Most homes, whether hot or cold, invest in an HVAC system. However, you may not be familiar with the components that make up the system. Read on to find out what HVAC dampers are and how they work in Oceanside, CA.

What Are HVAC Dampers?

Dampers are an important part of a zoned HVAC system. For example, consider a dam. When closed, the flap prevents air from flowing through it, as a dam works with water.

HVAC dampers are an important part of zoning systems. The dampers are usually located between the main line and the circular supply duct.

They act similar valves in the plumbing, determining how much heating/cooling air can enter your property to achieve your desired setting. Dampers allow you to adjust the amount of air supplied to different areas of your property.

How HVAC Dampers Work

As mentioned above, an HVAC damper acts similar to a valve. Their task is to determine the amount of hot or cold air that enters different parts of the duct. The ductwork controls the amount of heated or cooled air that reaches various parts of the house to reach the different set points.

Closing the damper will direct the airflow in different directions. So, if you want to cool or heat a specific area, the dampers can do it.

Unlike closing vents, dampers are relatively close to the air source. This allows you to change the airflow more efficiently without creating pressure imbalances.

Different Types of Air Conditioning Dampers

Types of dampers vary in function, shape, and size. Control methods are also different. They include automatic control or manual control.

Automatic HVAC dampers are dampers that require motors to open and close panels and valves. You can control them remotely. Plus, you don’t have to worry about weather changes because they can adapt.

When it comes to manual HVAC dampers, on the other hand, you can control manual dampers by valves outside the duct. You can open and close the valves by simply moving them up and down. As for maintenance, it is less expensive than automatic support.

Butterfly Flat Dampers in HVAC Systems

Butterfly flat dish dampers are shock absorbers that look like small butterflies sitting on pipes, hence their name. They’re easy to install and take up less space.

Their purpose is to keep the air flowing in one direction. So, if you need a damper that can both heat and cool, a butterfly damper is a good choice.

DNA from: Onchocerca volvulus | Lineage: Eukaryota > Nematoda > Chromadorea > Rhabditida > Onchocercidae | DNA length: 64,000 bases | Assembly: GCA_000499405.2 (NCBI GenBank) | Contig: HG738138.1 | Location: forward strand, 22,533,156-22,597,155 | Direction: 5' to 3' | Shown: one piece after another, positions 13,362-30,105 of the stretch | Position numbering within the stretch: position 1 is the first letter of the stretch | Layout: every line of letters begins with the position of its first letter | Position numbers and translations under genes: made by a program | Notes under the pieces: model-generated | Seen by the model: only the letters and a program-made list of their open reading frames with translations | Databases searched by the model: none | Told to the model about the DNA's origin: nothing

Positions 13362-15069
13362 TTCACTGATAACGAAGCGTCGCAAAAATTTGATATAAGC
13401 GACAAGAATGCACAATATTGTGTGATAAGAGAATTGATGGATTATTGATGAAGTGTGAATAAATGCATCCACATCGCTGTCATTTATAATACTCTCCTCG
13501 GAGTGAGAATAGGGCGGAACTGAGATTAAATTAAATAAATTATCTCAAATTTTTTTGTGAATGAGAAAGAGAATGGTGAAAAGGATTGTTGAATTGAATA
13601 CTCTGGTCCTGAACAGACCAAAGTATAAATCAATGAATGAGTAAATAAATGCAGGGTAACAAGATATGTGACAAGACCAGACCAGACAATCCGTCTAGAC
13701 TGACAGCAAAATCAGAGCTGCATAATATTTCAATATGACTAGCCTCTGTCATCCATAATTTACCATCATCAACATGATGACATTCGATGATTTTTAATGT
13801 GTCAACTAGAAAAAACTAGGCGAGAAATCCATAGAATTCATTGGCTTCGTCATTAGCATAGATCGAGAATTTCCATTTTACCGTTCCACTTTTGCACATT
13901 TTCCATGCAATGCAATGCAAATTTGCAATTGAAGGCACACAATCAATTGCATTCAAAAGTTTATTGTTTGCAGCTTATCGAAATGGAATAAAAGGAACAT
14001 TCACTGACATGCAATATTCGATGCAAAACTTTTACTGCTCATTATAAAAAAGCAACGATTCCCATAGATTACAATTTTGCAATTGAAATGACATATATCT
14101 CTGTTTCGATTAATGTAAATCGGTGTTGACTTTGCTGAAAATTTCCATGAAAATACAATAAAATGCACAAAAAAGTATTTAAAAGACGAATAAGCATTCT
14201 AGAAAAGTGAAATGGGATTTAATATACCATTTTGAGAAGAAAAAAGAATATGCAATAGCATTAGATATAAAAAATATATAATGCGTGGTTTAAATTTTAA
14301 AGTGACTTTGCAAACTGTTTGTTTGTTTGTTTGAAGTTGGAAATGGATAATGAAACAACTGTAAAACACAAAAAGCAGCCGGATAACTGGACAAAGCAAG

Inlet Vane Dampers in HVAC Systems

If a damper is like a small door that blocks airflow, an intake vane damper is like a small vent that opens to allow air to flow through. They don’t restrict or direct airflow, but they do help control air pressure moving throughout the HVAC system.

Blade and Louver Dampers in HVAC Systems

The blade dampers have two blades and look like large fans that close slowly. The damping effect of these dampers on the airflow occurs where the vanes touch. This causes a more violent stoppage of airflow than a butterfly damper, but a blade damper works in both hot and cold seasons.

Louver dampers are the most commonly used air conditioning dampers in HVAC systems. Users love them because they can match the size of any ductwork.

Two Advantages of HVAC Dampers

The most notable advantage is the ability to control the temperature of a typical home. This is important for families with multiple rooms that require conditioning.

Secondly, HVAC dampers can help to relieve the burden of paying high energy bills. Whenever air flow gets restricted, the HVAC system will use low energy. So, as a long-term plan, you will minimize your air conditioning expenses.

Contact West Coast Heating, Air Conditioning and Solar for HVAC system service as our experts can diagnose low airflow and duct leaks. If you have a problem with your HVAC duct damper, we can help you. We also provide comprehensive heating, cooling, and solar panel services.

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